Well, then you may want to investigate salvage stores in your area….

New Stuff for Sale at Salvage Stores

There are different kinds of salvage stores.  Here in San Antonio, for instance, we have more than one salvage store that sells “architectural salvage.”  That’s not what you want. 

You’re looking for stores like these, some selling merchandise and some selling food items:

1. New Merchandise at Thrift Store Prices


Some salvage stores sell stuff.  New stuff; good stuff.  You’re still going to have to sort through the inventory, but you are looking at new products. 

Example:  Dirt Cheap

The Dirt Cheap chain has stores in Louisiana, Mississippi, Alabama, Arkansas, Florida, Texas, Georgia, and Tennessee.  They are closed on Sunday.

How do they explain their store?  From their site:

“With over 90 locations across eight states, Dirt Cheap is a bargain hunter's paradise.  We offer leading private label and name brand merchandise for as much as 30-90% off regular retail prices.  …  We purchase our merchandise from retailers all over the country, so we may carry items that you would not usually find in your region.  Our merchandise changes weekly, and sometimes daily, so it pays to stop in often!"

2. Food Bargains at Salvage Stores

There are also salvage stores that sell food.  Groceries at really low prices (like a quarter for a soda).

Example:  AAA Freight Salvage

 This is a local salvage store with all sorts of online five-star ratings.  Surf the web for similar locally-operated salvage stores in your area. 

Here’s the thing: it’s a food salvage store.  One Facebook reviewer describes it as the T.J. Maxx and Marshall's for groceries.  

Test the Waters with YouTube Hauls

If you want to get the feel for shopping at a salvage store before venturing forth, then check out “Dirt Cheap Store Hauls” on YouTube. 

Shoppers there will take you on tours of their stores, as well as share their bargain finds. Here’s one for you:

September 29, 2017

Walmart vs H-E-B Price Comparison: Guess Who Wins?

Where does your food budget dollar get the most bang for its buck?  Well, here in San Antonio, you're gonna find better prices at Walmart for most everything.  

I was surprised by this but after surfing around both their sites for my own grocery list as well as some products that just popped into my head (like Nutella; I never buy it), Walmart beat my local H-E-B chain hands down.  Wow.  Here's what I found:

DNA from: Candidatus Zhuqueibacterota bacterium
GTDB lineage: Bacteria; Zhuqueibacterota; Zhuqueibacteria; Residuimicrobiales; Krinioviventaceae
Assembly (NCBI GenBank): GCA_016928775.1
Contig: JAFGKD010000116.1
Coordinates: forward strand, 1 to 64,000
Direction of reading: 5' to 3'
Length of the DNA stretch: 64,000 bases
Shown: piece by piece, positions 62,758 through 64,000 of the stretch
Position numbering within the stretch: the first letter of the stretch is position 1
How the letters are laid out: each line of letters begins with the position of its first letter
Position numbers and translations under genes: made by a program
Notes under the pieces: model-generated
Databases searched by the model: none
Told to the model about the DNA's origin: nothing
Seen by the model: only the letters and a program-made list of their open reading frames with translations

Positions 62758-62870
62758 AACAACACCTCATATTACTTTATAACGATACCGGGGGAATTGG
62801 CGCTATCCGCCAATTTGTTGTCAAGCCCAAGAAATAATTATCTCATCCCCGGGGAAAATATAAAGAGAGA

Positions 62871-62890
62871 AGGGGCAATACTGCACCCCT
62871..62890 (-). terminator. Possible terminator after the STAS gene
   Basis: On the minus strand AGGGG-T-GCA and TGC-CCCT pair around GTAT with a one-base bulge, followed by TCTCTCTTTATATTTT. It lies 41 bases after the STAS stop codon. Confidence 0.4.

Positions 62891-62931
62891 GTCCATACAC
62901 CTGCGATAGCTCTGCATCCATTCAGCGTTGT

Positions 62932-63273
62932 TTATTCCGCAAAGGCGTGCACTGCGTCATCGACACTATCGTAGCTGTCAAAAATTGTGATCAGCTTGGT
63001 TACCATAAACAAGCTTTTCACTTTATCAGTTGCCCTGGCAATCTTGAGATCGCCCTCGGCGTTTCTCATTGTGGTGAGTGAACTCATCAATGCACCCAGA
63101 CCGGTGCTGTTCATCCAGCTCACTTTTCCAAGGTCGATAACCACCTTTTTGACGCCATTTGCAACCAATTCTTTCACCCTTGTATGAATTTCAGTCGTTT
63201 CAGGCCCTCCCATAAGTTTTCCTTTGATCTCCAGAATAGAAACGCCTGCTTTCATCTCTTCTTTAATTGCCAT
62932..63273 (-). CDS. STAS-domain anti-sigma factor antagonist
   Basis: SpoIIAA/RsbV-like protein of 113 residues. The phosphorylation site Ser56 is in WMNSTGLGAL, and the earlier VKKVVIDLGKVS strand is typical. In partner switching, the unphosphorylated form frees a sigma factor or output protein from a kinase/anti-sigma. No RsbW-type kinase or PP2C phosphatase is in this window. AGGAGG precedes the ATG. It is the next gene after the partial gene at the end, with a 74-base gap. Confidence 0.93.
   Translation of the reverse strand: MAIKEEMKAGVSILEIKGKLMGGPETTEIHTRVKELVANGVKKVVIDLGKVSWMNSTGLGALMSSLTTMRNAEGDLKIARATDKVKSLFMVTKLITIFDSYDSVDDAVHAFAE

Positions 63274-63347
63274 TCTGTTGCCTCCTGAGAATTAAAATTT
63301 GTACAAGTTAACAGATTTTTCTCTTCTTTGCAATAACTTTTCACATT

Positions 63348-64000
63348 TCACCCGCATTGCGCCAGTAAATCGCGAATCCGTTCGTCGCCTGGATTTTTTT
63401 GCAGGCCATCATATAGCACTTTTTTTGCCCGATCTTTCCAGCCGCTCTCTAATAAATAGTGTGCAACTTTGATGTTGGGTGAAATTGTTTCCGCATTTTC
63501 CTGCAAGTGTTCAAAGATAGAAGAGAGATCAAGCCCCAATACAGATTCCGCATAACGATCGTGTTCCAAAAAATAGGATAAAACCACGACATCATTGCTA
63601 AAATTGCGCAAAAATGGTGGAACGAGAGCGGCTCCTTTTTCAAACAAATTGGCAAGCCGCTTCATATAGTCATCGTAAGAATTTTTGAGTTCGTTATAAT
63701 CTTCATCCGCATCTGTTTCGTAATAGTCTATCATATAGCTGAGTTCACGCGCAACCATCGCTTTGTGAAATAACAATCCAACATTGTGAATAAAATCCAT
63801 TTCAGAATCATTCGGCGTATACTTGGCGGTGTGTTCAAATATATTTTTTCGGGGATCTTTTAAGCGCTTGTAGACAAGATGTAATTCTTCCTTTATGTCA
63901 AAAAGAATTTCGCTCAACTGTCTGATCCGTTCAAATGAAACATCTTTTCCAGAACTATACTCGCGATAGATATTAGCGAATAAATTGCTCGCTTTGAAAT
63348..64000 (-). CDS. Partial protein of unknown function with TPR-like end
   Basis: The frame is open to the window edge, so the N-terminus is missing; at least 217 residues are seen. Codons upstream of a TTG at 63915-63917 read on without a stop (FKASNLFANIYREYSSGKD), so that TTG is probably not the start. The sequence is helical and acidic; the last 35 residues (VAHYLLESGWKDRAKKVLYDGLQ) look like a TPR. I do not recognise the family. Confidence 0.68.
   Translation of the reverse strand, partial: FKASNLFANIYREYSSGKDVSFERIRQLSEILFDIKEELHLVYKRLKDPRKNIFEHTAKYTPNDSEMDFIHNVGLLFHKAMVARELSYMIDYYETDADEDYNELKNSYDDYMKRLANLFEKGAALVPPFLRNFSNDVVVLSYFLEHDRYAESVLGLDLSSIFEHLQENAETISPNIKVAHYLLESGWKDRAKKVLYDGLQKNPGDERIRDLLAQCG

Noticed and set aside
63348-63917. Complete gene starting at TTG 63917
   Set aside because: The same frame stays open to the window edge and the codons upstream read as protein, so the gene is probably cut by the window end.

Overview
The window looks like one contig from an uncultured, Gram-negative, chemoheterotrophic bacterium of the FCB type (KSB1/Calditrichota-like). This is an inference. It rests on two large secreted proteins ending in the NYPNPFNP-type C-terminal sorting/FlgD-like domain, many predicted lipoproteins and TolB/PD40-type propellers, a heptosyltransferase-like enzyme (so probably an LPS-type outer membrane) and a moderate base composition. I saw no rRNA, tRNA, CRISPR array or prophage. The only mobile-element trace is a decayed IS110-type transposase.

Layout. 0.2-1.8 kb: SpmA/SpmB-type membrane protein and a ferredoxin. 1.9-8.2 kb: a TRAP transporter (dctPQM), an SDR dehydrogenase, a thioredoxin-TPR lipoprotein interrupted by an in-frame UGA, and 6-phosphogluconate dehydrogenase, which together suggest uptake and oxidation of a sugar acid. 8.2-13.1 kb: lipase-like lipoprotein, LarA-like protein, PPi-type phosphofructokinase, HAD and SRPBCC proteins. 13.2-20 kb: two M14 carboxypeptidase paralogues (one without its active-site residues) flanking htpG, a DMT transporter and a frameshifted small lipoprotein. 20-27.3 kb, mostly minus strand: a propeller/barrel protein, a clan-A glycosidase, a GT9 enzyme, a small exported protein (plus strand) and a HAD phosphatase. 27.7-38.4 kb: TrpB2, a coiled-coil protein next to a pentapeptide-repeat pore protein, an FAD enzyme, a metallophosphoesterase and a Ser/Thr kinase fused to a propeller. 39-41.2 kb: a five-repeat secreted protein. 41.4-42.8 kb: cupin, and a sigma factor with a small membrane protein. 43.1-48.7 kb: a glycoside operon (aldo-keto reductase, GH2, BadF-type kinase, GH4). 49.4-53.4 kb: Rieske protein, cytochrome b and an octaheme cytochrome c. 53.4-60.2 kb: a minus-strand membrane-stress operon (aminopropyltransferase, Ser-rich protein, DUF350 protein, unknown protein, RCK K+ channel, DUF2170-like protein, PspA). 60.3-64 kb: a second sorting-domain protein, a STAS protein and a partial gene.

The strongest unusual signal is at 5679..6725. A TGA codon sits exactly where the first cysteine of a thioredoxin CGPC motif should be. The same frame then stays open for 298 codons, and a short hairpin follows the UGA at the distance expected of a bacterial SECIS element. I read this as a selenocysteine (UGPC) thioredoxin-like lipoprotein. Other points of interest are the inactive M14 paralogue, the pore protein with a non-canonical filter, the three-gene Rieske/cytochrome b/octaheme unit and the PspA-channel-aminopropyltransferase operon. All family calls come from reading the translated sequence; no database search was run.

Prices are from the online websites for Walmart Grocery and H-E-B Curbside Pickup as of September 28, 2017.  I started checking Amazon Prime as well, but it got ridiculous.  There’s no comparison (yet) on grocery prices between your local grocery chain and Amazon’s online service.  Amazon is WAY higher.

Fifteen products are listed.  Prices for each product appear from lowest price to highest price.  Only edible items are included here (no aluminum foil or parchment paper or toilet paper comparisons). 

Winner:  Walmart.  No contest.  

1.  Bragg’s Apple Cider Vinegar (with the mother) 32 oz.

  •  Walmart  $5.98
  •   H-E-B  $6.16

2.  Dannon Oikos Triple Zero Mixed Berry Four Pack

  • ·         Walmart $3.47 
  • ·         H-E-B $3.57

3.  Nabisco Triscuit Crackers Reduced Fat 8.0 oz.

  • ·         Walmart $2.56
  • ·         H-E-B $2.64

4.  Seedless Red Grapes, 1 Lb.

  • ·         H-E-B  0.87 per pound
  • ·         Walmart 1.88 per pound

5.  Dole Salad Spring Mix, 10.0 OZ (Clamshell Container)

  • ·         Walmart $4.68
  • ·         H-E-B $5.13

6.  Chicken of the Sea Chunk Style Pink Salmon In Water,5 oz

  • ·         Walmart $1.22
  • ·         H-E-B $1.26

7.  Smartfood Popcorn, Variety Pack, 0.5 Oz, 20 Ct

  • ·         H-E-B $6.16
  • ·         Walmart $6.98

8. DiGiorno Rising Crust Pepperoni Pizza, 27.5 oz

  • ·         H-E-B $5.47 and Walmart $5.47

9.  Stevia in the Raw Zero Calorie Sweetener Packets, 50 each

  • ·         Walmart $2.77
  • ·         H-E-B $2.85

10.  Sara Lee Delightful 45 Calories Healthy Multi-Grain Bread

  • ·         Walmart $2.84
  • ·         H-E-B $2.93

11.  Lactaid Reduced Fat 2% Milkfat Milk, 96 oz

  • ·         H-E-B $5.84 and Walmart $5.84

12. General Mills Multi-Grain Cheerios, 18 oz

  • ·         Walmart $3.28
  • ·         H-E-B $3.48

13.   Nutella Hazelnut Spread with Skim Milk & Cocoa, 13 oz

  • ·         Walmart $3.48
  • ·         H-E-B $3.58

14.  Oreo Sandwich Cookies, Chocolate, 14.3 Oz

  • ·         Walmart $2.98
  • ·         H-E-B $3.07

15.  Prego Traditional Pasta Sauce,24 oz

  • ·         Walmart $1.84
  • ·         H-E-B $1.90